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Provided by: Gardner Family Collection

Contributed by: Richard Gardner on 9/8/2006

Today I write from Breckenridge, a town in Colorado with an unusual amount of history connected with Golden, from its founder George Eliphaz Spencer being one of our winter gold rush residents to Breckenridge owning and housing the largest piece of Golden history outside of Golden, the Reiling Dredge. Today I am pleased to tell all that the remains of this great machine, owned and run by a Goldenite, built by Golden carpenters and beginning operation over a century ago on Clear Creek, is available for folks from its place of origin to come and see. It is too delicate for most to come aboard to be certain, but the Town of Breckenridge and Summit County have constructed good access for everyone to come view it from the shores of its pond.

Like all seaworthy vessels, the dredge is a lady, and her name was Eleanor. She and her twin sister Eleanor (they were #1 and #2) began their existence on the shores of Clear Creek around the area of today's McIntyre Street in 1904. There that year mining industrialist Herman J. Reiling, head of the National Dredging Company, purchased many acres of Clear Creek bottomland that comprised the already historic Arapahoe Bar, a gold-laden placer sand bar mined as early as 1834 that helped spur the gold rush in 1858, site of northern Colorado's fourth town of Arapahoe City. The bar had been mined intermittently since then with new and experimental mining technologies, and Reiling decided to use one of a whole new caliber. The gold dredge, invented in the 1890s, was a barge which bucket lines that would scoop the river bank and sift out the gold. Soon Reiling had twin gold dredges being built on each shore of the river.

"Well, I like Golden all right, but you might stay here twenty years and never see a steamboat coming up Clear Creek!" were the words that came to Colorado Transcript editor George West's mind when he took the first photo of the gold dredge Eleanor #1 in 1904. This sight was the yearning of West's friend, Italian immigrant hotelkeeper Charles Garbareno, who had earlier lived in St. Louis and saw many a grand riverboat there. Now, 19 years after his death and one year short of his prediction, West knew how his friend's longings had been fulfilled.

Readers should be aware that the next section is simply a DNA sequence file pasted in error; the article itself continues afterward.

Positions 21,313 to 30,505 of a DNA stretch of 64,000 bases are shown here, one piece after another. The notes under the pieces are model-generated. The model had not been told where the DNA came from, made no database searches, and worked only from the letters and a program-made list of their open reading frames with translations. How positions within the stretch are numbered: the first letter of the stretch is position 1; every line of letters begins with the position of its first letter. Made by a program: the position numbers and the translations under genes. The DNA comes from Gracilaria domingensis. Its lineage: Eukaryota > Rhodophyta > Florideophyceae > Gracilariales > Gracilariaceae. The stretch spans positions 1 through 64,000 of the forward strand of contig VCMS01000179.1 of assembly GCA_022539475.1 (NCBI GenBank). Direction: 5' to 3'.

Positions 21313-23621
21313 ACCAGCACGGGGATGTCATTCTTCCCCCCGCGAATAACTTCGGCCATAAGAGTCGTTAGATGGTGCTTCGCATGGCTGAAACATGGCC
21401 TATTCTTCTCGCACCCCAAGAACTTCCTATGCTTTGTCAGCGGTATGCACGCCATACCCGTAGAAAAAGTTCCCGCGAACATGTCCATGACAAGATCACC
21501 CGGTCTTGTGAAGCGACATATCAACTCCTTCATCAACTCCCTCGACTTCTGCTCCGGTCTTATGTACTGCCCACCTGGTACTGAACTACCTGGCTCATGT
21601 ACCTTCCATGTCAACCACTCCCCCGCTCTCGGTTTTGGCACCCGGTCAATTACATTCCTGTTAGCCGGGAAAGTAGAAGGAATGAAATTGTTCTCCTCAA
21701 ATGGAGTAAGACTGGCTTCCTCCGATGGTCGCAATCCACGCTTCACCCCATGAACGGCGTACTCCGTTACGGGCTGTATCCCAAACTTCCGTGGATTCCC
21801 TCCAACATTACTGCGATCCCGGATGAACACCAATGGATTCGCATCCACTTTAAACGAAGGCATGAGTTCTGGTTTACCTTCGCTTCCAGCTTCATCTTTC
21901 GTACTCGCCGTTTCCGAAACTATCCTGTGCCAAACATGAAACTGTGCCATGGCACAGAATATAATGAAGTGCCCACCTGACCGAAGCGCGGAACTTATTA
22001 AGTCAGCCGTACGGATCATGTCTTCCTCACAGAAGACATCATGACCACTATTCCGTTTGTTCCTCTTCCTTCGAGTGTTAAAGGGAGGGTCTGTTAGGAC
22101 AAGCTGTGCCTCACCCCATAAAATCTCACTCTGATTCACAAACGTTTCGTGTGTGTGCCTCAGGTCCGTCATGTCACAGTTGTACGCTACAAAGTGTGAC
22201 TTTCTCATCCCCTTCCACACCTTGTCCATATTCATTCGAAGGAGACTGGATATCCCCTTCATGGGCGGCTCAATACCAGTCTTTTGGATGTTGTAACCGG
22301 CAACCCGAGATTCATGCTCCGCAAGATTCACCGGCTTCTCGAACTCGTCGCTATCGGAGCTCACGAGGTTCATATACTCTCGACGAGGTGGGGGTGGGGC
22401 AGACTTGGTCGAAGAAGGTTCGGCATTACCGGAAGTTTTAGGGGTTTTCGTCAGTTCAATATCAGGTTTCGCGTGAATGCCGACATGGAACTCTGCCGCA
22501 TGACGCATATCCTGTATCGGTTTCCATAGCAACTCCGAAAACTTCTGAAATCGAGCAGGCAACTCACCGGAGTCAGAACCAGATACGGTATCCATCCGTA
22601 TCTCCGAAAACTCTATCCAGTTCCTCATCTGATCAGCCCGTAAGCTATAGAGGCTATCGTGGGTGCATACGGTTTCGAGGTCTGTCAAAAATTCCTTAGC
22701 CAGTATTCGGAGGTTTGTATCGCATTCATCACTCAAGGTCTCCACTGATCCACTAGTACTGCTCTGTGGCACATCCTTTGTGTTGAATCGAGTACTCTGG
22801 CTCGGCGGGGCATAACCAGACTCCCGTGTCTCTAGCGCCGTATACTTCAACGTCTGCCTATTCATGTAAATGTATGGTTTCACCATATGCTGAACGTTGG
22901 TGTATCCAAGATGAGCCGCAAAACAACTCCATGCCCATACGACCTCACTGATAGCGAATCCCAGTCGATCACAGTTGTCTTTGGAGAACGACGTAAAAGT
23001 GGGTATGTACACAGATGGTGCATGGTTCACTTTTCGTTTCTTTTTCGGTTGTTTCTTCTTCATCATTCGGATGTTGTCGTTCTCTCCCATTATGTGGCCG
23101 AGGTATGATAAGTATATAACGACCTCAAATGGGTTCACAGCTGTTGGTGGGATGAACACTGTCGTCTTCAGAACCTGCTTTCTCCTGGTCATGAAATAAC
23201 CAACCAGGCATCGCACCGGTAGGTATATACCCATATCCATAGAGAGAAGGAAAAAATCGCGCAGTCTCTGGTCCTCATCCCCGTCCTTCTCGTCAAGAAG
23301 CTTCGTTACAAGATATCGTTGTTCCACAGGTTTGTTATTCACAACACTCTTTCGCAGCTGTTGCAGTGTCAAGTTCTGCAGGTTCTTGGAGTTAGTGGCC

These dredges were unlike anything Goldenites had seen before. Each measured 118x42 feet, with a line that featured 75 buckets with razor sharp edges, with capacity of 7 cubic feet per bucket, weighing 1,200 pounds apiece. Each was capable of dredging 3,000 cubic yards of earth per 24 hours. Their machinery came from the Bucyrus Company of South Milwaukee, Wisconsin, powered by electricity strung out from Denver via Welchester, among the first electrically powered dredges in existence. On August 4, 1904, Eleanor #2 was christened with a champagne bottle smashed across her bow, and on August 9th Eleanor #1 was christened herself.

The sisters had quite a competitive spirit, quickly charging up each side of Clear Creek to keep pace with the other. Eleanor #1, on the south side, made more money than Eleanor #2, on the north side, and captured more of the limelight, showing up in an extensive feature offered by the Denver Post. This may be because Eleanor #1 was nearer the tramway line, which named a stop of its own after the twin ladies on the river. Many people came out to visit and tour the Eleanors, coming away suitably impressed. Except maybe one gentleman, who accidentally fell overboard at Eleanor #1, requiring 3 men and a horse to pull him out of the pond!

Superintendent Charles Finding, an earlier hydraulic miner of Arapahoe Bar, placed one of the dredges in charge of William H. Gay, an experienced Blue River miner who earlier managed the Church Brick Works at Golden. Millions of dollars worth of fine flour gold beckoned them from Clear Creek, where where the black sands were "lousy with gold" as editor Oscar Webb Garrison of the Golden Globe put it. These sands deep beneath the river assayed for $400 to the ton, and each dredge was estimated to yield $3 to $5 per cubic yard in a day's work. However, these sands held a curse: much of the gold was too fine for the dredge machinery to save all of it.

Nevertheless, the Eleanors' keepers persevered, and in the next few years acres and acres of Clear Creek bottomland were turned upside-down, inside-out in the search for gold. A prospecting drill went ahead of the dredges to help steer them in the directions they needed to go. However, while Eleanor was good for the area economy at a time in the post Silver Crash era when it really needed it, the price was indeed considerable. Editor Garrison put things in perspective: "The dredges down at Placer are at work gobbling up everything in front and spoiling everything behind, like a goose."